Wednesday, June 26, 2013

I'm Done, I'm Done, I'm Done!!!!

Just a quick post to let you know that the cookbook is done!!  Well, mostly anyway.  I have shipped it off to the editor, will get it back next week and to the printer! I can hardly contain my excitement!  I have been putting in 8 hour days to finish up the last little bit - I'm evening dreaming recipes at night.  And now, I'm so close to actually holding a copy in my hands!  Today the book was assigned an ISBN number and the title page was finished - it should be smooth sailing from here on out.

Thank you all for bearing with me while I have undertaken this enormous task.  I can already see a second edition in my future, as there are more recipes that I want to share, but first things first.

I will be posting "Book Bomb" day information soon - I'll keep you updated!

I'm done, I'm done, I'm done!!!

Friday, June 21, 2013

Wildcrafting - Honeysuckle Jelly

As Maid Elizabeth and I embark on our daily morning hike we trudge up the hills and through the vales, pausing frequently to check on some natural edible or another.  The warmer weather has brought the bounty of June upon us, ladening the bushes in the lane with Dog Roses (Rosa Canina) and Honeysuckle.  Noticing that the Honeysuckle was heavy on the branch, the children (along with a friend) spent a bit of time harvesting the pink/orange flowers and carried them home for me to transform into jelly.

Bringing in the harvest
A few days were required to transform the delicate flowers into a sublime preserve, but the effort was small and the yield large.  Oh, the end result was divine - a sweet, almost honey tasting spread, perfect for scones, toast, even sandwiches.

I was amazed at how much jelly we made with just a few flowers.  The yield was really quite impressive!  I do think that we will reduce the amount of sugar we use with our next batch, but, other than that, the jelly was perfect!  If you have an abundance of wild honeysuckle, I encourage you to pick some today and enjoy the fresh taste of June all winter long.

Honeysuckle Jelly

8 C liquid
2 tsp. lemon juice
3 boxes of pectin (or 1 C bulk - each package contains 1/3 C of pectin)
10 C sugar

To make the liquid:  Pick blossom that are opened, but not old.  You'll need at least 2 to 3 quarts of flowers (I used 2 1/2 liters).  Pick through the flowers, removing leaves and stems and rinse.  In a large pot, place the flowers and enough water to cover well.  Bring to a boil.  Reduce heat and simmer, covered, for 20 minutes.  Remove from the heat and cool.  Pour the flowers and water into a gallon jar and refrigerate for at least 24 hours - two days is even better.

To make the jelly:  Strain the flowers from the water (I used a colander).  Rinse the gallon jar and strain the water through 4 layers of cheese cloth into the clean jar (this removes the impurities and results in a lovely, clear jelly).

Measure the honeysuckle liquid into a large pot, add the lemon juice and pectin.  Stir well.  Bring to a full, rolling boil, stirring constantly.  Stir in the sugar.  Continue to stir, return to a rolling boil and boil for 1 minute (timed from the beginning of the rolling boil).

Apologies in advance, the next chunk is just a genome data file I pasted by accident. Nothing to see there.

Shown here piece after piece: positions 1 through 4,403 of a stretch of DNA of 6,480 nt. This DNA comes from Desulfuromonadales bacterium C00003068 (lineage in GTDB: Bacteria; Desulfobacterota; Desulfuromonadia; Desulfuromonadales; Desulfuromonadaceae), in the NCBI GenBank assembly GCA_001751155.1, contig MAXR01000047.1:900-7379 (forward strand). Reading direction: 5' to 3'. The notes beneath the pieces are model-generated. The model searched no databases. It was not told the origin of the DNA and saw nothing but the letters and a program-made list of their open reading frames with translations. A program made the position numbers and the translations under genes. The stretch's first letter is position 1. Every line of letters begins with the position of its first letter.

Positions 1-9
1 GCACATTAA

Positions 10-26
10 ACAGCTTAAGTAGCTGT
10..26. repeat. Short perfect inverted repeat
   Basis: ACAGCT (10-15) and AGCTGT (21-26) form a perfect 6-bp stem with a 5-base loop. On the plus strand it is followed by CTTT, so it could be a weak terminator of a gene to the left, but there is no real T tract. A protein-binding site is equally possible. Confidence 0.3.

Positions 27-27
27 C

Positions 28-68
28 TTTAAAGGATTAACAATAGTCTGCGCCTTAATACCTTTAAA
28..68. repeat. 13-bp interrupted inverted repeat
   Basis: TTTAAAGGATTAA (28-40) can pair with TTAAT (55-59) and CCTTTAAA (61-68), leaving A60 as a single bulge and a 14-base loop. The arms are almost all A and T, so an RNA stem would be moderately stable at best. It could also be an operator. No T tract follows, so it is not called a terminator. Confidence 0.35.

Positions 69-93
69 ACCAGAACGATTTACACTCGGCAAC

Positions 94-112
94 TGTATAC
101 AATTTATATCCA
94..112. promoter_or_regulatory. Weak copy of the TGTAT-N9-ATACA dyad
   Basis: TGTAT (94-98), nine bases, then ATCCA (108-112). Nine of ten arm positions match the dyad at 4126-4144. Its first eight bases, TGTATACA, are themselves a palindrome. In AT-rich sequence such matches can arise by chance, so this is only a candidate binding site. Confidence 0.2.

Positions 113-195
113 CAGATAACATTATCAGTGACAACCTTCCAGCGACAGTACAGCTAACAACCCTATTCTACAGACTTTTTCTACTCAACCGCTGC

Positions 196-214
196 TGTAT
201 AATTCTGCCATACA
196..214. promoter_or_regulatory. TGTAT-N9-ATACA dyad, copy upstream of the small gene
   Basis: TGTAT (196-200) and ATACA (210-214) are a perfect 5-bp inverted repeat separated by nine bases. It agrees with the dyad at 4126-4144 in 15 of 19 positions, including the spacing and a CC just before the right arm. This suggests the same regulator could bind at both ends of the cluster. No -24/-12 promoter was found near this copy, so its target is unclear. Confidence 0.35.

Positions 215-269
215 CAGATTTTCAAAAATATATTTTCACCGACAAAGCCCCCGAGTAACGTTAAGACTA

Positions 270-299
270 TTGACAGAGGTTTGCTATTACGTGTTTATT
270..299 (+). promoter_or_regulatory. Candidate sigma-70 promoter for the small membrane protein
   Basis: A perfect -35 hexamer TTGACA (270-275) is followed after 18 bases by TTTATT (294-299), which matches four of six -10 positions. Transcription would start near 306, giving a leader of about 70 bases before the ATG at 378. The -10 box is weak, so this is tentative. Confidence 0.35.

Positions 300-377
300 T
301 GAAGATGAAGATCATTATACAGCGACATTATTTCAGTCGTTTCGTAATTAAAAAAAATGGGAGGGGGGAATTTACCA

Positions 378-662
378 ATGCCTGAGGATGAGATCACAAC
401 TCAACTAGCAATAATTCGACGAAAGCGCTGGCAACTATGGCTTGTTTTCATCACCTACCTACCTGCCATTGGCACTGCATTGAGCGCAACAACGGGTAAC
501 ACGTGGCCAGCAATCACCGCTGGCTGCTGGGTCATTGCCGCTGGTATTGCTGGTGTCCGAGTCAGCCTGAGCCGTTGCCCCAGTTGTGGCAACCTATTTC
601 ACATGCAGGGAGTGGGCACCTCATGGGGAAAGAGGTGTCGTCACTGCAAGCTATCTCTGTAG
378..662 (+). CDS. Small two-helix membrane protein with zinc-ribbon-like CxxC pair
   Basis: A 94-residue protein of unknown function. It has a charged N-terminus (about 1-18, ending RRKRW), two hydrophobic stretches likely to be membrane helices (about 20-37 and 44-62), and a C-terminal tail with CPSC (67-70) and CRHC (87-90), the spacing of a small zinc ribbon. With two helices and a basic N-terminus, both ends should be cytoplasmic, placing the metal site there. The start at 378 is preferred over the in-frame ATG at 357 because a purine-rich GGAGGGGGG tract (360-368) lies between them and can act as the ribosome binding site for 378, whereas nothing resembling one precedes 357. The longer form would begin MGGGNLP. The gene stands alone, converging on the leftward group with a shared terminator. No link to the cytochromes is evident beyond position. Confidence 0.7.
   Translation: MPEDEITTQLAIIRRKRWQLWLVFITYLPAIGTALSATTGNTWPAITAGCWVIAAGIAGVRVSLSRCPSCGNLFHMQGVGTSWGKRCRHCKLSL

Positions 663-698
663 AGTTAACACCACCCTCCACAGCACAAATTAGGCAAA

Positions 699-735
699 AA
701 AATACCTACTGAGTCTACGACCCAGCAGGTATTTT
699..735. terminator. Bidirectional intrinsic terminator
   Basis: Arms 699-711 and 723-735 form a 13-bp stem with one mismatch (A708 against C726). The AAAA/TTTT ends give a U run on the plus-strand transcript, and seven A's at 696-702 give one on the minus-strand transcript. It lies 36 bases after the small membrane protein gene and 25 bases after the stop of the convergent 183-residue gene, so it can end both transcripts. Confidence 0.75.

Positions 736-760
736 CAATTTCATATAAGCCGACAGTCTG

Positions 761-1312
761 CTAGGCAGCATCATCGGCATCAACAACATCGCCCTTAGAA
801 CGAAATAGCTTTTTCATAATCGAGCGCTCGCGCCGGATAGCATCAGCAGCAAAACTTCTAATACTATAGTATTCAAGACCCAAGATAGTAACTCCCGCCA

Remove the pot from the heat.  Skim foam from the top and ladle jelly into jars.  Wipe threads and rims carefully, then top with prepared lids and rings.  Process in a water bath for 10 minutes.

*I increased my batch by 1/2 and it yielded 9 1/2 pints, with a little liquid left-over.

Measuring the flowers

Into the pot with enough water to cover

What a color change after the flowers have been boiled!

Ready to go into the refrigerator

After 2 days of refrigeration, they are ready to be strained

And strained again through cheesecloth

Mixing in the lemon juice and pectin

Sterilizing the jars....

And the lids

Adding the sugar

Continuing to stir while bringing to a boil

Skimming the foam off the top

Filling jars with hot honeysuckle jelly

Oh, so beautiful!

Wednesday, June 12, 2013

Martha Stewart Meets Duck Dynasty

As most of you know, our family walks with our feet firmly planted in two worlds.  One world is beautiful, refined and full of "Good Things".  The other is, well, a little more unorthodox.  As I attempted to explain the complexities of our lifestyle to a new acquaintance, I came to the conclusion that we are the epitome of "Martha Stewart Meets Duck Dynasty".  How can that be, you ask?  Let me show you some examples.....

1.  Our Martha Stewart:  A daily indulgence in 4 o'clock tea, freshly brewed, served in fine china, accessorized with french linens.  It's a good thing.

2.  Our Duck Dynasty:  Spending the afternoon destroying a car in the backyard with every caliber weapon known to man.  Happy, Happy, Happy.

3.  Our Martha Stewart:  Enjoying fresh, homemade fettuccine, with Alfredo sauce made with our own homemade Parmesan cheese and homemade french bread, fresh from the oven, along with a glass of homemade wine.  It's a good thing.

4.  Our Duck Dynasty:  Returning the bowling ball that our neighbor (1/2 mile away) shot into our garden with his bowling ball cannon so that the kids can watch him shoot it again.  Happy, Happy, Happy.

5.  Our Martha Stewart:  Making sure we keep up with our weekly silver polishing routine.  It's a good thing.

6.  Our Duck Dynasty:  Quickly butchering 3 deer at once so we can get them off the kitchen table in order to set it for dinner.  Happy, Happy, Happy.

7.  Our Martha Stewart:  Writing a chapter in my cookbook called "Appetizers, Beverages & Tea Time Indulgences".  It's a good thing.